I was walking through the local bookstore the other day when I stopped to look at the 2011 calendars. I have always loved calendars, particularly travel related ones of course. As I looked through the scores of options, a recurring theme popped out – many of these calendars were of places one would call paradise; white sandy beaches, swaying palms trees and crystal clear waters. It made me wonder why these places were called paradise.
For whatever reason, most people have a clear definition of how they interpret paradise, and tropical locales almost always are the mental images generated. Leaving aside religious definitions, paradise is defined as a place of ideal beauty or loveliness. That makes sense, the Seychelles or Fiji absolutely conform to this ideal, but so do areas much closer to home. From a purely North American perspective, there are areas throughout the continent that match this definition. Why is it then that far flung tropical locales have completely usurped the popular idea of paradise?
To answer this one has to look past the primary definition of paradise and instead focus almost exclusively on its secondary definition which calls paradise a state of delight. Put another way, paradise is the feeling we enjoy when in a state of utter contentment and happiness. Once again though, these places can be found anywhere and not just in the middle of the Caribbean or South Pacific.
In an earlier post, Warning: There is No Such Thing as a Dream Trip, I wrote about the fact that few Americans travel, especially internationally. They elevate the concept of a dream vacation into an epic trip with standards that can never be met. Hence, they are setting themselves up for failure and it is this concept of a dream trip that actually stops them from traveling more often. They don’t want to take an overseas trip unless it’s done “right“. The same thing goes for paradise.
Most people in the U.S. will never go to the Maldives, Seychelles or even Tahiti. They just won’t. Instead, they work and save and embark on trips that are more manageable for them, which is great. But just because most people won’t travel to these remote spots of tropical perfection doesn’t mean that they don’t play an important part in their emotional lives.
I work a 9-5 job, I only get 2-3 weeks of vacation a year, I have a car, mortgage, dogs, etc. I understand the fact that the average person cannot travel the world at a drop of a hat and instead spend years sometimes planning a relaxing vacation, if they are able to at all. Just as I identified problems with people imagining their dream trip, I think there are just as many problems with people identifying specific places as paradise.
The mission of LandLopers is to help people travel more often, more comfortably and more affordably. To do this, I try to highlight as many destinations as possible and offer practical tips to help people get on the road. It doesn’t have to be a photo safari in Kenya or a a spiritual journey through Nepal, but I do firmly believe in the physical and psychological benefits of travel – any travel. Creating the impression that certain locations in the world are the epitome of leisure, relaxation or adventure does a tremendous disservice to individual travelers. Yes, I am sure Tahiti is fabulous and gorgeous and a lot of fun, but so are the Outer Banks of North Carolina and the Gulf Coast and the Blue Ridge mountains; you see where I’m going with this.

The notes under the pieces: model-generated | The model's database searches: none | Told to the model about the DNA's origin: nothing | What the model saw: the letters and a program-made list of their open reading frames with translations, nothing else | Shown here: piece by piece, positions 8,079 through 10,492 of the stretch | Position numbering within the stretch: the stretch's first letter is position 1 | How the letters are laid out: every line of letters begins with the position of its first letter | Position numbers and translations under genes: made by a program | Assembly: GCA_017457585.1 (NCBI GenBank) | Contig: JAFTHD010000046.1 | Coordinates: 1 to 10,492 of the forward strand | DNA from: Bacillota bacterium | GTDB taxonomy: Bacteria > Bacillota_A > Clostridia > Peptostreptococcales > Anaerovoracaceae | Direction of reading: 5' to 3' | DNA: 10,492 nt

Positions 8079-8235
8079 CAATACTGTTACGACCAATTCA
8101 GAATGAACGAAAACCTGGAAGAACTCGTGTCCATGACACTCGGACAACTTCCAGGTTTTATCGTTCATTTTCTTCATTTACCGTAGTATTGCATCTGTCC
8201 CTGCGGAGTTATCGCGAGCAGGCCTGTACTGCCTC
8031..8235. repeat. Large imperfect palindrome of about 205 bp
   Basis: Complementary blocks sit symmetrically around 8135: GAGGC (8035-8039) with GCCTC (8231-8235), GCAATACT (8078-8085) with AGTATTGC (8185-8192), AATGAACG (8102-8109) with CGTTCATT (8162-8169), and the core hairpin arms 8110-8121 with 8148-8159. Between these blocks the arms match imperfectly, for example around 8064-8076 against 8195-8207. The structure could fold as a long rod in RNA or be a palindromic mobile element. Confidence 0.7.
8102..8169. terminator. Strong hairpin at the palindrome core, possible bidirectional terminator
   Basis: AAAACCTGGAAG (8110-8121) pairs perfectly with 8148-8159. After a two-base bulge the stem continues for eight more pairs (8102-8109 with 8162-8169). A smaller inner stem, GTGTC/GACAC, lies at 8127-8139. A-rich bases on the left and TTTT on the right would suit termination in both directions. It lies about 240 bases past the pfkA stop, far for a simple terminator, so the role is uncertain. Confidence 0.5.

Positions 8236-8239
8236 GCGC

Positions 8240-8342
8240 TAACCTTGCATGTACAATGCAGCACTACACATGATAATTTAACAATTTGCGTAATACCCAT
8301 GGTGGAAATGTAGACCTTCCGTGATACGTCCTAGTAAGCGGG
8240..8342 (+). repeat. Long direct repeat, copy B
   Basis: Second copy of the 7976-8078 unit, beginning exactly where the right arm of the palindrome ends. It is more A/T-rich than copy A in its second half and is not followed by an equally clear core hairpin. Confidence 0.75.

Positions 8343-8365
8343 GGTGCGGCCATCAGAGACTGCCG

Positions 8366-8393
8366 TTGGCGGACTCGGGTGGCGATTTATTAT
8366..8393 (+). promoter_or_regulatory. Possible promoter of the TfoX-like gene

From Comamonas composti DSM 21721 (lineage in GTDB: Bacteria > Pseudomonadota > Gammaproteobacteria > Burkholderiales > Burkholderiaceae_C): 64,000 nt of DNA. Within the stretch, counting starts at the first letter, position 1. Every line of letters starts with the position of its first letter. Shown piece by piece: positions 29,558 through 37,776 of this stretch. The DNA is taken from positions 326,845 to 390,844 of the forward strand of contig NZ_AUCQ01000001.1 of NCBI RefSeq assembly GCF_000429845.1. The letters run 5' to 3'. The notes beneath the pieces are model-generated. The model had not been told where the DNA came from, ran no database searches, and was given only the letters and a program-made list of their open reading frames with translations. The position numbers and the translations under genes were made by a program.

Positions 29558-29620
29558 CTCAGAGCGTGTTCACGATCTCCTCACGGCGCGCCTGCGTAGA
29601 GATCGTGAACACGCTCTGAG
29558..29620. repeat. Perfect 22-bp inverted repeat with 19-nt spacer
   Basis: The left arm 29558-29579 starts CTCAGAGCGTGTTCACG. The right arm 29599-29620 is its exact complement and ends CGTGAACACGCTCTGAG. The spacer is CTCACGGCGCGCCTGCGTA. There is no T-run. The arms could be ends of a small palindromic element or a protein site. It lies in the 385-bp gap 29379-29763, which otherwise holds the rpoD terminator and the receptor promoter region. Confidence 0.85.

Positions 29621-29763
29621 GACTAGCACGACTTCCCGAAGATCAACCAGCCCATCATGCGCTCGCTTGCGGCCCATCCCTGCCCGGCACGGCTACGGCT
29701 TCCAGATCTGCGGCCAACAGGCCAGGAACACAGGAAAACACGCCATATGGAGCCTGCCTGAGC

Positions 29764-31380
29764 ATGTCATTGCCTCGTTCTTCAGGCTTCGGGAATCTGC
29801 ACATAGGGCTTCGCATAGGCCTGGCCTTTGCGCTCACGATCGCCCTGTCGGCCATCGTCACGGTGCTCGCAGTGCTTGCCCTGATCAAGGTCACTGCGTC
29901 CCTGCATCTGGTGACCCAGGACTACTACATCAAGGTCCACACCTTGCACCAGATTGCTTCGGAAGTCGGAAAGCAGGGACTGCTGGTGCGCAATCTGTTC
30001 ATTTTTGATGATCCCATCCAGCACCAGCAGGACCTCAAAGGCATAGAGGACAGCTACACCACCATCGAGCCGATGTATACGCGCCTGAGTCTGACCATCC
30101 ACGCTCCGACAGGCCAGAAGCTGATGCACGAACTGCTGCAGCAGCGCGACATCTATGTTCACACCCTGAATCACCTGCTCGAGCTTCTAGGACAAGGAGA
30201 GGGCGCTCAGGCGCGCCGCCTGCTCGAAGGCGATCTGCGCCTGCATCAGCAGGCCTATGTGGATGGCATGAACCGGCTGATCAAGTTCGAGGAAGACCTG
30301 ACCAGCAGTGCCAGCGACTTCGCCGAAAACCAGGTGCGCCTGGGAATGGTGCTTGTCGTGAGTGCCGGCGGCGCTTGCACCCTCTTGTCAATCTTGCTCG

I’m not saying people should take down these calendars or change their screensavers, but I don’t want these now iconic image of paradise to be limiting. Just because a trip is easy or not very expensive does not mean that it’s not a wonderful experience. I can fly down to the Bahamas and stay for a week without spending very much money. It is an excellent example of a relaxing travel destination that is easy to take (for me) while being very affordable. No I didn’t take a private helicopter to an isolated bungalow on a remote atoll, but my enjoyment was just as great, if not greater, than pursuing one of the screensaver images.
Travel porn is great, don’t get me wrong. I LOVE looking at pictures of remote locations or places I’ve always wanted to visit. Rather than think I’ll never visit these places though I instantly start thinking of creative ways to make these trips happen without spending a fortune. I absolutely guarantee you that I will one day visit Moorea, Papeete and Marquesas, but it won’t be on a $25,000 mega-trip, it’ll be on my own terms. To make these trips happen I set priorities, budgets and over time I make these experiences a reality.
More than anything else, I hope more people decide to make this commitment to themselves and plan trips to capture their own personal version of paradise. Harkening back to the secondary definition of paradise, what we gain personally from finding that place of delight and contentment is ultimately the real benefit of travel.